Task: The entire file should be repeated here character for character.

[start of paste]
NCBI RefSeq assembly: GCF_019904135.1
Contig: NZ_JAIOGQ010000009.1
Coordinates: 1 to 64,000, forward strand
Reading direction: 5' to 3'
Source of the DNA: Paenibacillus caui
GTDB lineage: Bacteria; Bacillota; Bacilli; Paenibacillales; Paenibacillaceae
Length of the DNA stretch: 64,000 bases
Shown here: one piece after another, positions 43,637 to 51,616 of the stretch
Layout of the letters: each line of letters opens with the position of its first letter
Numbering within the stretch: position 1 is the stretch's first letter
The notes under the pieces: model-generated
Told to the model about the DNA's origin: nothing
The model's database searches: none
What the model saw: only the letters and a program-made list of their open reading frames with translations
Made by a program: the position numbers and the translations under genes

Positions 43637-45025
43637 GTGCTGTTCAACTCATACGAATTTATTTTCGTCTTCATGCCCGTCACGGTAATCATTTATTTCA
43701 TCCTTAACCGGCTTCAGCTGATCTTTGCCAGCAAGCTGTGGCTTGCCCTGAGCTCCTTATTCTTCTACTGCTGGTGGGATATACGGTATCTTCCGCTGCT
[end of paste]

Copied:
NCBI RefSeq assembly: GCF_019904135.1
Contig: NZ_JAIOGQ010000009.1
Coordinates: 1 to 64,000, forward strand
Reading direction: 5' to 3'
Source of the DNA: Paenibacillus caui
GTDB lineage: Bacteria; Bacillota; Bacilli; Paenibacillales; Paenibacillaceae
Length of the DNA stretch: 64,000 bases
Shown here: one piece after another, positions 43,637 to 51,616 of the stretch
Layout of the letters: each line of letters opens with the position of its first letter
Numbering within the stretch: position 1 is the stretch's first letter
The notes under the pieces: model-generated
Told to the model about the DNA's origin: nothing
The model's database searches: none
What the model saw: only the letters and a program-made list of their open reading frames with translations
Made by a program: the position numbers and the translations under genes

Positions 43637-45025
43637 GTGCTGTTCAACTCATACGAATTTATTTTCGTCTTCATGCCCGTCACGGTAATCATTTATTTCA
43701 TCCTTAACCGGCTTCAGCTGATCTTTGCCAGCAAGCTGTGGCTTGCCCTGAGCTCCTTATTCTTCTACTGCTGGTGGGATATACGGTATCTTCCGCTGCT